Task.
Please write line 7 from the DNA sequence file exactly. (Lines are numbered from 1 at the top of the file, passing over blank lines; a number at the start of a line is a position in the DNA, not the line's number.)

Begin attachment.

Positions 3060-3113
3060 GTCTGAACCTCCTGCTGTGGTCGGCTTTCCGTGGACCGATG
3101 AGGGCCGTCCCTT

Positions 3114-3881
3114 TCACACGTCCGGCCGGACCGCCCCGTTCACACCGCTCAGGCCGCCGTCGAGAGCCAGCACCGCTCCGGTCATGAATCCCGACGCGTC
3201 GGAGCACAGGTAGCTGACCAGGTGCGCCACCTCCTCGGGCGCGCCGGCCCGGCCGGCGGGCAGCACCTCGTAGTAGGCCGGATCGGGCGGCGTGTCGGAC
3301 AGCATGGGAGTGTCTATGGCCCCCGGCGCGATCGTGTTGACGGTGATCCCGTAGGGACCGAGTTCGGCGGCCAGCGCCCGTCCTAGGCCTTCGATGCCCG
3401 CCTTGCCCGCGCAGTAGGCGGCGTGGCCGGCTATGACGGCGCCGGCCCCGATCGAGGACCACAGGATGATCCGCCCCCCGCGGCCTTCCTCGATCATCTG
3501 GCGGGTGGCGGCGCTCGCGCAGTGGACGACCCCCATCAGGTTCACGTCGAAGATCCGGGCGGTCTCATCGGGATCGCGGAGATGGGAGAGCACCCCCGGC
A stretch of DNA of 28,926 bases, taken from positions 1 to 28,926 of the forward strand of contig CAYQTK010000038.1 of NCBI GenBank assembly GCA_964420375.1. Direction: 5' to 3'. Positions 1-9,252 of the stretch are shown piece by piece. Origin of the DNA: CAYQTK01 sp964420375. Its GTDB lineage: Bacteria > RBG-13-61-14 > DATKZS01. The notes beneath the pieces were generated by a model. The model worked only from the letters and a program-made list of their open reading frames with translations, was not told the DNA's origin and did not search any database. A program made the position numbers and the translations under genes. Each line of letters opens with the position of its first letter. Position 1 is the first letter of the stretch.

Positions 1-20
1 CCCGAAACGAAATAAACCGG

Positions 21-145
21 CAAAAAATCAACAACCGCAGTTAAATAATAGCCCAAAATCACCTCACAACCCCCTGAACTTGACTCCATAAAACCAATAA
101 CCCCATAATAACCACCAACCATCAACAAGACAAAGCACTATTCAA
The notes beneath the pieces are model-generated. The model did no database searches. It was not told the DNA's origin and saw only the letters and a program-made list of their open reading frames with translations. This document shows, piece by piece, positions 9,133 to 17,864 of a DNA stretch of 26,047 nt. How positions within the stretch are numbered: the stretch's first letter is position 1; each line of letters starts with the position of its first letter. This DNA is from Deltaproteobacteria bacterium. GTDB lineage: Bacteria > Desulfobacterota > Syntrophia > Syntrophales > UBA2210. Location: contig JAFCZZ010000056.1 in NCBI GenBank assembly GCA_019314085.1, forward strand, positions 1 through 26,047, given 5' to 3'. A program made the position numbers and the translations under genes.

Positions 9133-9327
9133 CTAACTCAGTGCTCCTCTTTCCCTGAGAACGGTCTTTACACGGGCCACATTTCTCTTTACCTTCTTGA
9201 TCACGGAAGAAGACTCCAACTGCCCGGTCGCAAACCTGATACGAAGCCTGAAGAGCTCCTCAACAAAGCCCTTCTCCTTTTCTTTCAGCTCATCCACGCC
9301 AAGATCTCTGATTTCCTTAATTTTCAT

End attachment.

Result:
3301 AGCATGGGAGTGTCTATGGCCCCCGGCGCGATCGTGTTGACGGTGATCCCGTAGGGACCGAGTTCGGCGGCCAGCGCCCGTCCTAGGCCTTCGATGCCCG